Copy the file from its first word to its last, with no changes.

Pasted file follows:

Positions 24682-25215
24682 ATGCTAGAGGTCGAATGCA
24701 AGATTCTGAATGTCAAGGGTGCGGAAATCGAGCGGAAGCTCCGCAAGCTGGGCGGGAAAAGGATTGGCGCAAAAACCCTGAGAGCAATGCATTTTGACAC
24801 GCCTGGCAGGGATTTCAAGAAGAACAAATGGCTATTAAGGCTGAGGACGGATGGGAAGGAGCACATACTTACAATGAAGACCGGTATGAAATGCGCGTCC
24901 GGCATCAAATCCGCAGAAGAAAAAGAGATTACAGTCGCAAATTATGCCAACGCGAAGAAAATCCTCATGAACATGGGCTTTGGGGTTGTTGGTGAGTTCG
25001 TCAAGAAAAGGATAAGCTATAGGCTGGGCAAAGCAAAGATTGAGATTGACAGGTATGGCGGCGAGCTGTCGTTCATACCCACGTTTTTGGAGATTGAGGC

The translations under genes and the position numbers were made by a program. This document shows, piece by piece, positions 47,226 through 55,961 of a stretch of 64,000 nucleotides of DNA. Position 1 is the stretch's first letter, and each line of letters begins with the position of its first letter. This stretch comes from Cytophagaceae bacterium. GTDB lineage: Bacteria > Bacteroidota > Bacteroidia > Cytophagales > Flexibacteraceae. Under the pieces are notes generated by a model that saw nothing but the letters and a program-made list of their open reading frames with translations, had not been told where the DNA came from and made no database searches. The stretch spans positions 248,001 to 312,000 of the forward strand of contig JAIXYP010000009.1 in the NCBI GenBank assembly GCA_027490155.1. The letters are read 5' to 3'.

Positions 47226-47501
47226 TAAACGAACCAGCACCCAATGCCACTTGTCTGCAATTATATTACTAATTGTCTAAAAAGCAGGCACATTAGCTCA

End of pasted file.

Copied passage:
Positions 24682-25215
24682 ATGCTAGAGGTCGAATGCA
24701 AGATTCTGAATGTCAAGGGTGCGGAAATCGAGCGGAAGCTCCGCAAGCTGGGCGGGAAAAGGATTGGCGCAAAAACCCTGAGAGCAATGCATTTTGACAC
24801 GCCTGGCAGGGATTTCAAGAAGAACAAATGGCTATTAAGGCTGAGGACGGATGGGAAGGAGCACATACTTACAATGAAGACCGGTATGAAATGCGCGTCC
24901 GGCATCAAATCCGCAGAAGAAAAAGAGATTACAGTCGCAAATTATGCCAACGCGAAGAAAATCCTCATGAACATGGGCTTTGGGGTTGTTGGTGAGTTCG
25001 TCAAGAAAAGGATAAGCTATAGGCTGGGCAAAGCAAAGATTGAGATTGACAGGTATGGCGGCGAGCTGTCGTTCATACCCACGTTTTTGGAGATTGAGGC

The translations under genes and the position numbers were made by a program. This document shows, piece by piece, positions 47,226 through 55,961 of a stretch of 64,000 nucleotides of DNA. Position 1 is the stretch's first letter, and each line of letters begins with the position of its first letter. This stretch comes from Cytophagaceae bacterium. GTDB lineage: Bacteria > Bacteroidota > Bacteroidia > Cytophagales > Flexibacteraceae. Under the pieces are notes generated by a model that saw nothing but the letters and a program-made list of their open reading frames with translations, had not been told where the DNA came from and made no database searches. The stretch spans positions 248,001 to 312,000 of the forward strand of contig JAIXYP010000009.1 in the NCBI GenBank assembly GCA_027490155.1. The letters are read 5' to 3'.

Positions 47226-47501
47226 TAAACGAACCAGCACCCAATGCCACTTGTCTGCAATTATATTACTAATTGTCTAAAAAGCAGGCACATTAGCTCA